Recently, there was a lively debate between Kevin Kruse and Sir Richard Branson about the Pros and Cons of using To Do lists as part of your productivity workflow.
Kevin Kruse, author of the book "15 Secrets Successful People Know About Time Management", recently published an article in Fastcompany entitled "Why Creating A To-Do List Is Derailing Your Success”. In this article, Kevin suggested eliminating your "To Do" lists. He stated that they were a waste of time, were rarely followed, and increased your stress levels.
In his article he highlights 3 key problems with To Do lists:
They don’t account for time.
They don’t distinguish between urgent and important.
They contribute to stress.
Instead of using "To Do" lists, he proposes an approach of “time scheduling” all your key activities.
Kevin provides 3 key suggestions in his article:
Time-block the most important things.
Think in 15-minute increments.
In his article, he actually named Sir. Richard Branson as an example of a super-productive executive that doesn't make use of To Do lists.
Well, it appears that Richard Branson must have heard about this reference to him in Kevin's article and disagreed with this statement and that he, in fact, does make extensive use of "To Do" lists.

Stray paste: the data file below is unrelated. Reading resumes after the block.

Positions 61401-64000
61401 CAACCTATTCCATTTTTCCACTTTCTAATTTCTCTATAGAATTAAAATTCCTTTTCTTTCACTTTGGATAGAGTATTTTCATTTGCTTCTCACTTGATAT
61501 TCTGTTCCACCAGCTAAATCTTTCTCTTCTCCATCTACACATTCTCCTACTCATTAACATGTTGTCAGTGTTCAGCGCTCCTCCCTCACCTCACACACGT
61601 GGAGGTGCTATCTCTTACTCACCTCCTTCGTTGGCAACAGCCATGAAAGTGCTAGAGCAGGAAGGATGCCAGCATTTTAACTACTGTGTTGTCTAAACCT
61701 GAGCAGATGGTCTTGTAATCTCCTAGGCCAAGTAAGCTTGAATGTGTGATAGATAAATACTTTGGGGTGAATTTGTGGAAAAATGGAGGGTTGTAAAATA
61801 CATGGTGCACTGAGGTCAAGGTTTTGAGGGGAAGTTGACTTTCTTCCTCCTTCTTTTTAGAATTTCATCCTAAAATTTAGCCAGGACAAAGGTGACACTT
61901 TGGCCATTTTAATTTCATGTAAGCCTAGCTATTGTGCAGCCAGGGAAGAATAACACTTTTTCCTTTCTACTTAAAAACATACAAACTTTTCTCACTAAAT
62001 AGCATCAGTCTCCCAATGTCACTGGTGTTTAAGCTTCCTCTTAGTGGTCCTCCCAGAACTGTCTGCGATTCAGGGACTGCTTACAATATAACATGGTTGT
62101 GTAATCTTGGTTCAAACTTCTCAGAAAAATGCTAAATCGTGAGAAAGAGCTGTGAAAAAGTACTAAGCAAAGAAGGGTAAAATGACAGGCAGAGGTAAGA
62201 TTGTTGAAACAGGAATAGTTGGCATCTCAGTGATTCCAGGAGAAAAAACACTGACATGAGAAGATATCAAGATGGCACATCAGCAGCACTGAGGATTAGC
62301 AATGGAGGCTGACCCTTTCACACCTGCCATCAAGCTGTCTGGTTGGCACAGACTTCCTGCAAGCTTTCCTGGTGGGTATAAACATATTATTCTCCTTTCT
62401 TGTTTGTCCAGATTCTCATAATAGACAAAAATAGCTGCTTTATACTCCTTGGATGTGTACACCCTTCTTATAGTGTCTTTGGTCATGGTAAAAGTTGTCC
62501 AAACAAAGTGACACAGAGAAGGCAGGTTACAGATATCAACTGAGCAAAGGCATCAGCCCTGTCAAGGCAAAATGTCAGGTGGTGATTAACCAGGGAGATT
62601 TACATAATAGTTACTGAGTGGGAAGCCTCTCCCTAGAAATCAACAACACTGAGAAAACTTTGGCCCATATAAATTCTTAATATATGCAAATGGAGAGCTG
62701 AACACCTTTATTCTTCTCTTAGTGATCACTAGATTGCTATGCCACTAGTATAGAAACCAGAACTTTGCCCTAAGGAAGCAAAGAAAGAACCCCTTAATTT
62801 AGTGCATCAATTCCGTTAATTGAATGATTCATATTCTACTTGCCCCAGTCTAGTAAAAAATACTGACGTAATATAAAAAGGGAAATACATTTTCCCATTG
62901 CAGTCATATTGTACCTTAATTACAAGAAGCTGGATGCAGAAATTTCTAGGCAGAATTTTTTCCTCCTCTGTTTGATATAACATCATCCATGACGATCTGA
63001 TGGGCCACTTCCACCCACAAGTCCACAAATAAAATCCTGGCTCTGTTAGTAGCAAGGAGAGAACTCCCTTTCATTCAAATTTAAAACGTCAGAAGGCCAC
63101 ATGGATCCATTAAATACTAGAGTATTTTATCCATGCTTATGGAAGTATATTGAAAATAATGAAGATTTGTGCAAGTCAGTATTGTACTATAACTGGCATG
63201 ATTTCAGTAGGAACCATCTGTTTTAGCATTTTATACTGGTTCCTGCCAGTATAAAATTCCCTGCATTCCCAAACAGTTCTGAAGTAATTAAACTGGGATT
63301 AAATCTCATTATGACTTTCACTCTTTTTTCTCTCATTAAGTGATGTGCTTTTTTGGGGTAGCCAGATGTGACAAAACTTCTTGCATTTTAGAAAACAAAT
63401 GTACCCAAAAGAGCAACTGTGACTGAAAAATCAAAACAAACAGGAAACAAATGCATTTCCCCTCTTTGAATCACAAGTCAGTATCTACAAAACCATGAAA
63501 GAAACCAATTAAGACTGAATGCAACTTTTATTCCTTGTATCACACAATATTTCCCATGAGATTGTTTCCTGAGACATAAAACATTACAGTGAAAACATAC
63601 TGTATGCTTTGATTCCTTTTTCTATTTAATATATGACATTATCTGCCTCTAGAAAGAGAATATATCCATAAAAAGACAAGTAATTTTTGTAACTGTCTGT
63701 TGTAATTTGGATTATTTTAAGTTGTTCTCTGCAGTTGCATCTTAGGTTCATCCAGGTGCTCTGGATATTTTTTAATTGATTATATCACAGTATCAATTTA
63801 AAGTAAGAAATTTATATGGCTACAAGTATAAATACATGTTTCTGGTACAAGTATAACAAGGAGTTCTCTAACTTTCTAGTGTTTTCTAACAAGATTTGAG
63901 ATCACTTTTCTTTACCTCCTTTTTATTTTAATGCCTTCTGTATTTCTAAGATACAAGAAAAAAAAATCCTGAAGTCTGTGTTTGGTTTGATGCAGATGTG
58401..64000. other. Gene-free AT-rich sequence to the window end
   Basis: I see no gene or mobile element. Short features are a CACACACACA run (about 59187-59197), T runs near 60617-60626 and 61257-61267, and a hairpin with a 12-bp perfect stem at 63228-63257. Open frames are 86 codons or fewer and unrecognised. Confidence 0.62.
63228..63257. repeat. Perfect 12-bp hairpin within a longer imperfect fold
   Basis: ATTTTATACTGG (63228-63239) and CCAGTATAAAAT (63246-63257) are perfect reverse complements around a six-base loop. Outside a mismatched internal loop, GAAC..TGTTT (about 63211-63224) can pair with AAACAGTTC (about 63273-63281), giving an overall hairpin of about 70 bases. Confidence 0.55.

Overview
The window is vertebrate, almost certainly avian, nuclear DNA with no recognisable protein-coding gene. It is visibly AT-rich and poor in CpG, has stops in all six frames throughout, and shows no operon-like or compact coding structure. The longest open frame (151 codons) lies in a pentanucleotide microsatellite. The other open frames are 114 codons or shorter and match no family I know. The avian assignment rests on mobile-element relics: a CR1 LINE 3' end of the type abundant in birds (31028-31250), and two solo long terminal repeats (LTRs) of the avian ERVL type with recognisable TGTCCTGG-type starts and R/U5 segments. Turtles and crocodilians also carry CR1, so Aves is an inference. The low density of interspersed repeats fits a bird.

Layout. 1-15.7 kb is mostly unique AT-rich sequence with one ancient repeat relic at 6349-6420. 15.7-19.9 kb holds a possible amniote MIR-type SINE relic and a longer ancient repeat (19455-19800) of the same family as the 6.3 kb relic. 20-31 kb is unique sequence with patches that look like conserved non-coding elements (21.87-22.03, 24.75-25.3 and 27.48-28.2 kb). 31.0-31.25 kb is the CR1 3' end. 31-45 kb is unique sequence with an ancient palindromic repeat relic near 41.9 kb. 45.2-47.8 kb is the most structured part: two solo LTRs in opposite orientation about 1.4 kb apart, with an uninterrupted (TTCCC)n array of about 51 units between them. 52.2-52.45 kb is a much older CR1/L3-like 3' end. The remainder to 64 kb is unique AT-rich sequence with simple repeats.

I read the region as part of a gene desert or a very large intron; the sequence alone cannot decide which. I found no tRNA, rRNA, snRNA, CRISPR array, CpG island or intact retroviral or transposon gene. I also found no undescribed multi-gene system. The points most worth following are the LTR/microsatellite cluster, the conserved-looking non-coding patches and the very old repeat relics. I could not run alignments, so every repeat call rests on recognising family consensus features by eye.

On his Virgin blog, he posted an article "To-do lists are only useful if you DO them" in which he outlines why To Do lists were a critical part of his, and his firm’s success.
In his article, Richard makes a few key points:
Writing down your ideas helps to organize your thoughts and provide focus.
Not doing everything on your To Do list is actually part of the process.
By writing things down, it helps you decide what is actually worth doing.
In fact, Richard went on to state in the article:
Well, things didn't stop there.....
In response to Richard's article, Kevin posted a challenge to him. He stated that if invited to meet with Richard Branson on his private island, he could convince him to give-up his To Do lists in 30 minutes. Kevin even offered a $25,000 charitable donation if he couldn't convince Richard to switch, but his "To Do" list as a prize if he could convince him to switch.
Kevin also clarified that he was not against the use of basic lists or note taking. Instead, his point was that in order to achieve ultra-productivity, scheduling your tasks is more successful and less stressful then using To Do lists.
It’s an interesting question and debate.
As you perform your daily Email processing, think of how "To Do" lists fit into your own, personal "ways-of-working".
In a prior article, I actually discussed the need for Balancing Tasks and Appointments with your Calendar.
I suggest you review the original article by Kevin Kruse, the response by Richard Branson, and the challenge by Kevin Kruse in detail. There are also some good "comments" to the articles by many readers.
I will provide my viewpoints in my next post, but would be interested in your thoughts on the matter.